The conclusion was unescapable: I was not using my zoom.  Even on those trips where I had "forced" myself to utilize the zoom to its full potential, I ended up with some landscapes at 18mm, some far away things at 55mm, and lots of things around 30mm.

Basically, I was not using my zoom.  Then, why did I have one?

The prime lens

I used a few weeks trying out different focal lenghts with the zoom.  I would fix the zoom-ring with tape, and get a "feel of it".  I decided that 35mm was too long (too bad as Nikon makes a nice 35mm f/1,8) and that 24mm was too short (good for me, since I can not afford the Nikon 24mm f/1,4).  That effectively left me with Nikon 28mm f/2,8 and Sigma 30mm f/1,4.

I tried them both in the shop.  On the Nikon, the focus ring rotates (becuase it is driven from the camera).  I could easily see myself holding on to that ring as the camera try to turn it.  For that reason only I got the Sigma.  Even though the Nikon is a fraction of the size and weight.

When I got home, I sat down and looked at my lens.  It is almost as heavy as the body.  A meaty heavy thing.  Maybe this wasn't so smart, after all?

The images

My Dutch friend, in Delft, Holland.

It took some time, a few months and several hundred shots before the fixed lenght finally stuck.  It takes some time to (re)learn to take a step back to get the right frame.  It takes practise to ignore the utterly flat Dutch landscape (no 18mm zoom at hand) and to ignore the doves lined up on the clock tower (no 55mm zoon at hand).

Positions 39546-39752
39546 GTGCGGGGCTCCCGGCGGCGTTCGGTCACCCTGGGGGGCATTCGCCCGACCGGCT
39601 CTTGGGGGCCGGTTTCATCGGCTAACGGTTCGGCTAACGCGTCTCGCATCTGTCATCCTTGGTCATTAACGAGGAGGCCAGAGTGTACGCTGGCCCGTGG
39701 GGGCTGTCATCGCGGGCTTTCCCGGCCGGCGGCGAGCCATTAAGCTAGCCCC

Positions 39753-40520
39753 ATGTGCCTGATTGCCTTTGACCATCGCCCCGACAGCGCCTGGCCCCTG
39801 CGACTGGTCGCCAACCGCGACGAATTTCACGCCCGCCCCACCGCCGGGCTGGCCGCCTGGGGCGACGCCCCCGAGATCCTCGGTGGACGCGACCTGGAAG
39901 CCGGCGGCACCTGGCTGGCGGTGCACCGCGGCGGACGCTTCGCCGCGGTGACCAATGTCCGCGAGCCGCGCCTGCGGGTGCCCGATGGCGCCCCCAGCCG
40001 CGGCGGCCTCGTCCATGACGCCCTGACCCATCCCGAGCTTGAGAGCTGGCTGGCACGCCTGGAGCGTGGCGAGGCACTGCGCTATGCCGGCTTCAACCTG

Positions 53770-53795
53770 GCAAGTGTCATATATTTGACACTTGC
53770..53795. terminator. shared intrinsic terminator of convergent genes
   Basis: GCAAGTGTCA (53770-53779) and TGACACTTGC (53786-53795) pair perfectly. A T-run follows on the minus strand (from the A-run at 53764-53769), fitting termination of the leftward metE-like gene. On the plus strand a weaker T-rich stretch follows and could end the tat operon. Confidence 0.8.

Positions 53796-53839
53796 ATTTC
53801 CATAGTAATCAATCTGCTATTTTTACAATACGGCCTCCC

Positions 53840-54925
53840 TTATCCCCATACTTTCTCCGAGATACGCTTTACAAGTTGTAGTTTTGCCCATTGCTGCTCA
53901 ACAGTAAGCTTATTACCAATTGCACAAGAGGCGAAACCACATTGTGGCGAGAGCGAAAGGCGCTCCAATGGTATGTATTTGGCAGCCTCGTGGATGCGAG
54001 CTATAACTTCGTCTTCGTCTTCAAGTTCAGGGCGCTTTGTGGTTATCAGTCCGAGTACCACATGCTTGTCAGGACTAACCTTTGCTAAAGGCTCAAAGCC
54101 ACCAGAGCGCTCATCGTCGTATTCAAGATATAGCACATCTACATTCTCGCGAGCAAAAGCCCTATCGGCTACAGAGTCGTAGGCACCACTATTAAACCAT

That leaves people, I guess.  People at "talking distance".

Bodil, at lunch, with a prosecco.

Now, more than a year later, I rarely have to take down the camera if I have lifted it to the eye.  By now I know quite well how much will fit in the frame I have.  If there is not enough room, I don't life the camera.  I don't need to look down the lens to find out. I don't need to life my hands to make a frame; I just see it.

I did not know that a prime lens teaches you the size of its frame.  But it does.  And here we are at the crux of the matter: The prime lens has changed my outlook on the world.  And that is not a small feat, I must say.

My wife after a fantastic dinner in Pitigliano, Tuscany; What is she thinking? (ISO 200, 1/10 s, f/1,4).

Then, later, I found the joy of having f/1,4.  Images from my "old" D-80 are grainy already at ISO 400.  Two full stops more light than any zoom helps a lot.

In addition I can create a depth of field that is only a few centimeters.  Such a powerful artistic tool is somehting that I hope to master in the future.

All in all

The restriction placed on me by the prime lens has released creativity.  I know writers that use pen and paper; the slow flow of the text is necessary for the brain to keep up.  For me, it seems, the fixed outlook is necessary for the brain to keep focused on what is actually in front of me.  Rather than searching for what I can "make" by zooming.

Sooner or later I'll go back to a very long zoom (Nikon 18-200mm f/3,5-5,6, or Tokina 11-16mm f/2,8) to search for a new "prime length".  Maybe I wil feel at home also at 200mm or at 12mm.  Just as I now feel at home at 30mm.